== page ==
Jesus’ Tomb Confirmed in Suburb of Jerusalem!

Newly confirmed "Jesus Family Tomb"

Newly confirmed “Jesus Family Tomb”

On April 5th, 2015, Haaretz, Israel’s most respected newspaper, published a Hebrew article by Nir Hasson, their archaeology correspondent.

It highlights Dr. Aryeh Shimron’s recent studies which prove once and for all – as the headline says – that “Jesus was buried in Jerusalem’s Talpiot neighbourhood”.

We provide the first English translation below:

Haaretz Article

Study: Jesus was buried in Jerusalem’s Armon Ha’Natziv/Talpiot neighborhood and may have had a wife and child

Dr. Aryeh Shimron used chemical analyses to find a clear link between ossuaries discovered in the Talpiot Tomb and the ossuary of the “Brother of Jesus” – reigniting debate on Jesus’ burial place.

By Nir Hasson

Jerusalem – A geological study supports the claim that a Second Temple Period burial cave, excavated 25 years ago in the Armon Ha’Natziv/Talpiot neighborhood in Jerusalem, belonged to the family of Jesus of Nazareth. That’s the conclusion of geologist Dr. Aryeh Shimron, who used chemical analysis to examine a possible link between the ossuaries (bone boxes) found in the Talpiot burial cave and the ossuary known as the bone box of the “Brother of Jesus”. Supporters of the theory maintain that this study could have far-reaching implications. If Dr. Shimron is right, Christians are wrong about the location of Jesus’ burial cave (Church of the Holy Sepulcher) and about the fact that Jesus did not have a wife and son.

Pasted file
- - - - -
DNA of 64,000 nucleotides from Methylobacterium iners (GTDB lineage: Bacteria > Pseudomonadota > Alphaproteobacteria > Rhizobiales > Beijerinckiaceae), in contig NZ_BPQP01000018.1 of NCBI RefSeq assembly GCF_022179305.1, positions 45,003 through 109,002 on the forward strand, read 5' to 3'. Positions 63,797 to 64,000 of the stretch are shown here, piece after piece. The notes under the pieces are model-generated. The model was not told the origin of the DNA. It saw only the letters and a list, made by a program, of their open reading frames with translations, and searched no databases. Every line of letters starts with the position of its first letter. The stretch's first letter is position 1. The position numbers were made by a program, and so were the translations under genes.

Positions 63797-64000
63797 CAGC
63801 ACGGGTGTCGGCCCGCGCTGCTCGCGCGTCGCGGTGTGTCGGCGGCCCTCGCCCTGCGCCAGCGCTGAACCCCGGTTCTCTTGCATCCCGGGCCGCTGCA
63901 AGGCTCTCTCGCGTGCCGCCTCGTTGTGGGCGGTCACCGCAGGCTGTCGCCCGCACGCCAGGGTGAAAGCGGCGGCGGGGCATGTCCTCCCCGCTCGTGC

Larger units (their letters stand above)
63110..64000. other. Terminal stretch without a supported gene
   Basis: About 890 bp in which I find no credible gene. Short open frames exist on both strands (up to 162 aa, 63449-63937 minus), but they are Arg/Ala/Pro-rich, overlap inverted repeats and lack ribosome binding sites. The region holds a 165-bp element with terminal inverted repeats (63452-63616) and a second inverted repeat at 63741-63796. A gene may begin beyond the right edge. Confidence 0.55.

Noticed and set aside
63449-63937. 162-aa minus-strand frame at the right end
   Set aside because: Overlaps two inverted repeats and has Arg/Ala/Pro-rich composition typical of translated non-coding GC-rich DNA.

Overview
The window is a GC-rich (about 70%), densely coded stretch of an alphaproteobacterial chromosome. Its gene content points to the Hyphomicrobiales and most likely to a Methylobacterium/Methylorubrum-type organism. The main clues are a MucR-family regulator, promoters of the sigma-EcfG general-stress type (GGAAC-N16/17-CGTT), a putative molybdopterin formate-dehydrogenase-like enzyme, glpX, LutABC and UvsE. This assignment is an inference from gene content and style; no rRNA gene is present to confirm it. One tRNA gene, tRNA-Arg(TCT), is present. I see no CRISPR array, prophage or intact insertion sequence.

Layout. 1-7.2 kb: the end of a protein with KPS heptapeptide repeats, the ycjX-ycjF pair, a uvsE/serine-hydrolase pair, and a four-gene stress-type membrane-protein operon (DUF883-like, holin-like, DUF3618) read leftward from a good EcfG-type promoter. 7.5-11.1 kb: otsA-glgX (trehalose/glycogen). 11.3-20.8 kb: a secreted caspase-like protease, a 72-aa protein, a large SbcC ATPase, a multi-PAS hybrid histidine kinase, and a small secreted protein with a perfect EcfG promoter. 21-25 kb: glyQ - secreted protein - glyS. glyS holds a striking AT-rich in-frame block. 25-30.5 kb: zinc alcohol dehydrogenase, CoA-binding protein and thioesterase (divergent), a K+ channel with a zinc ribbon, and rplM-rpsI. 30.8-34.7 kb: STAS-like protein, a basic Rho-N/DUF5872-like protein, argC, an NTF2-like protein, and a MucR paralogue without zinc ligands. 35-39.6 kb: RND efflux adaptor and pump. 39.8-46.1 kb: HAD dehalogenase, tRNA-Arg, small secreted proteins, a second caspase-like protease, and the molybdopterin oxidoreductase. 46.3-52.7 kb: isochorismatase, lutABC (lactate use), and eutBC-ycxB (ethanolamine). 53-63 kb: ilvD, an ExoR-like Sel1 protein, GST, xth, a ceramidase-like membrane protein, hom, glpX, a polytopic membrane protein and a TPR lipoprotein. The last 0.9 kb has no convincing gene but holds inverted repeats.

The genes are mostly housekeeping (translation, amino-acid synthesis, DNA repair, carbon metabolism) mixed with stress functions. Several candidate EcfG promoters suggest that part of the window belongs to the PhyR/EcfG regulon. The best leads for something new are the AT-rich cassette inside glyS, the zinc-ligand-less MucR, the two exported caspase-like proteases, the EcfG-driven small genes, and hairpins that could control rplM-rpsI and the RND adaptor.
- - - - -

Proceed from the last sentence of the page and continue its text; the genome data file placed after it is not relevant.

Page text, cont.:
The burial cave known as “The Talpiot Tomb” was discovered in 1980, during construction of the Armon Ha’Natziv/Talpiot neighborhood. An excavation of the tomb uncovered ossuaries from the Second Temple Period, such as can be found in many burial caves in the Jerusalem area. Though the names inscribed on these ossuaries were common during that era, the cluster of names in the same tomb provoked interest. Among the names are “Jesus, son of Joseph”, “Maria”, “Mariamene”, “Judas son of Jesus” and “Yose”.

The tomb has provoked international interest in the last decade largely due to the films and investigations of journalist Simcha Jacobovici. He makes the statistical argument that, at the time, there could not have been another family in Judaea with that particular combination of names.

Parallel with the story of the Talpiot tomb, the archeological world was rocked in the last few years by another story –the “Brother of Jesus” ossuary. Antiquities collector Oded Golan owns a bone box that bears the inscription “Jacob (James in English), son of Joseph, brother of Jesus”. The State of Israel claimed in court that Golan faked the second part of the inscription (“Brother of Jesus”) so as to boost the ossuary’s value. Three years ago, after a long judicial battle, the district court of Jerusalem ruled that the State failed to prove its case.